HarperCollins, 2015 323 pgs.
Eli lives in what is thought to be a perfect town. Everyone in Serenity, New Mexico has a nice house with a swimming pool, a job, and enough to live comfortably. Some of the thirty kids who live there find it boring, but that's better than being out in the dirty and dangerous rest of the world, right? When Eli's rebellious best friend is sent to boarding school under mysterious circumstances, Eli finds a note that Randy secretly left behind. Randy thinks that some of the kids in Serenity are "special" and that all is not as it seems. Now other young narrators (five in all) help Eli tell the story, as they discover the truth about the purpose of their hometown and what makes them special. First they discover that the adults in town are keeping them ignorant of how the world really works and even their internet is censored to leave out undesirable information. Next, they figure out that the plastic cone factory in town is not what it seems to be and is actually a decoy for other work. Their investigations must be done in secret, away from the prying eyes of their parents or of the "Purple People Eaters"; Serenity's police force. The dangerous situations increase as the kids unveil more of the truth behind the real history of their town. Finally, they reveal a big secret about their own identities, which forces them to make a big decision concerning their futures and leads them on a dangerous and unexpected adventure.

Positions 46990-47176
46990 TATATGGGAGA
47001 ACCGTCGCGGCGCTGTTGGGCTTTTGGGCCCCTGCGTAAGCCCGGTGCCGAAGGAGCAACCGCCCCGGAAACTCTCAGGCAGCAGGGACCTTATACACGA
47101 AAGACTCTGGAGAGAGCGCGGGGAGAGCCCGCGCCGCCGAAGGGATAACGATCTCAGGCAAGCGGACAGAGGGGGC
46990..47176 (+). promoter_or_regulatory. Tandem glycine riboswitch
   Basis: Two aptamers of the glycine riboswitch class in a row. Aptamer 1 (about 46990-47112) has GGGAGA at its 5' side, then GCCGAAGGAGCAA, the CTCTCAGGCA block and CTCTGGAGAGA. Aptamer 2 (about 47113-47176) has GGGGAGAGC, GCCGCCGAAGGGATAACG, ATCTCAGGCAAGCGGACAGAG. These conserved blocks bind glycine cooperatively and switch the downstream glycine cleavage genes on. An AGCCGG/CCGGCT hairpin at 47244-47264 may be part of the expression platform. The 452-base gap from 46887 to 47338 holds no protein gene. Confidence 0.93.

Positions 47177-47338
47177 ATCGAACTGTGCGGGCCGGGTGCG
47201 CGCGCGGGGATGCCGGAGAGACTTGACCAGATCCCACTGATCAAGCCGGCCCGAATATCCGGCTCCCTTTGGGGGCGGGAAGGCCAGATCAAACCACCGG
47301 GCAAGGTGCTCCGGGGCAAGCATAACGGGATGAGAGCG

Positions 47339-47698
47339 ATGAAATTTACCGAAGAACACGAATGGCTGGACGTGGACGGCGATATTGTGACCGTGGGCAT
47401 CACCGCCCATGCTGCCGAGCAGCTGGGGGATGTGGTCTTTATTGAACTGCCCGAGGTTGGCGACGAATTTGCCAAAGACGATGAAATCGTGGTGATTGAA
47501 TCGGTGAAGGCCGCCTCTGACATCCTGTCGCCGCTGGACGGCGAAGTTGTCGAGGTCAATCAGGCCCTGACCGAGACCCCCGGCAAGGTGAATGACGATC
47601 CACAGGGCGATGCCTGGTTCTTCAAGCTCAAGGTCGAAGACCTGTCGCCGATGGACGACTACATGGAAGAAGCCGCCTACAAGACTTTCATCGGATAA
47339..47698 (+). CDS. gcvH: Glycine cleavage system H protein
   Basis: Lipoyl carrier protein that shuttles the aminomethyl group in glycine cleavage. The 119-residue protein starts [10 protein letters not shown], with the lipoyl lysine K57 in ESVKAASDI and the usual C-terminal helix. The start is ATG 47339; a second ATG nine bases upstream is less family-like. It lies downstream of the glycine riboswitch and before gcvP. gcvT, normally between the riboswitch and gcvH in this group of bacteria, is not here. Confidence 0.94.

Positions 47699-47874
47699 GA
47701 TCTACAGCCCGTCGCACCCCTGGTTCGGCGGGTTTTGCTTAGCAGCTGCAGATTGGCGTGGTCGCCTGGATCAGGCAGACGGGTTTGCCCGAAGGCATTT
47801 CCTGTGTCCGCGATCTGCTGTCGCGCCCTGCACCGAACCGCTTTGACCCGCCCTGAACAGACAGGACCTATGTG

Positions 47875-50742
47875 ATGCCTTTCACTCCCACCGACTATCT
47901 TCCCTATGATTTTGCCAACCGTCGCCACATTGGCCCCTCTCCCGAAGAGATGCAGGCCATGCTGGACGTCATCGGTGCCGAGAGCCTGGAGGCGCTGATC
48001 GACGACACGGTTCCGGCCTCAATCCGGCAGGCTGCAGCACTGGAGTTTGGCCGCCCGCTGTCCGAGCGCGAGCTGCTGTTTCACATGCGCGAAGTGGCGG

With more than eighty books for young people under his belt, Gordon Korman knows his way around a children's book. He writes for kids with respect, humor, and non-stop action. He knows what they like to read and appeals to reluctant readers. Masterminds is a great start to a trilogy that will not disappoint Korman fans and may earn him some new ones. Written much in the vein of Margaret Peterson Haddix, this exciting book is plot intensive with a mystery which leads to a rollicking adventure and contains a science fiction twist. When the secret behind some of the children in the town is revealed, I was truly surprised. The multiple narrators add interest to the story and, thanks to the chapter headings identifying who is talking and the characters distinct voices and personalities, do not get confusing. There are no comic illustrations, no supernatural elements, just great storytelling with a believable, yet surprising twist explained by real science. The book will be enjoyed by both boys and girls and by both kids who love to read and reluctant readers. Cliff-hanging chapter endings will keep readers turning pages. The children escape the town and end up at their desired destination, giving the book some closure, yet threads still dangle. It will be interesting to know where Korman takes these young people next and luckily we don't have to wait. Read Masterminds: Criminal Destiny, released last month, to find out!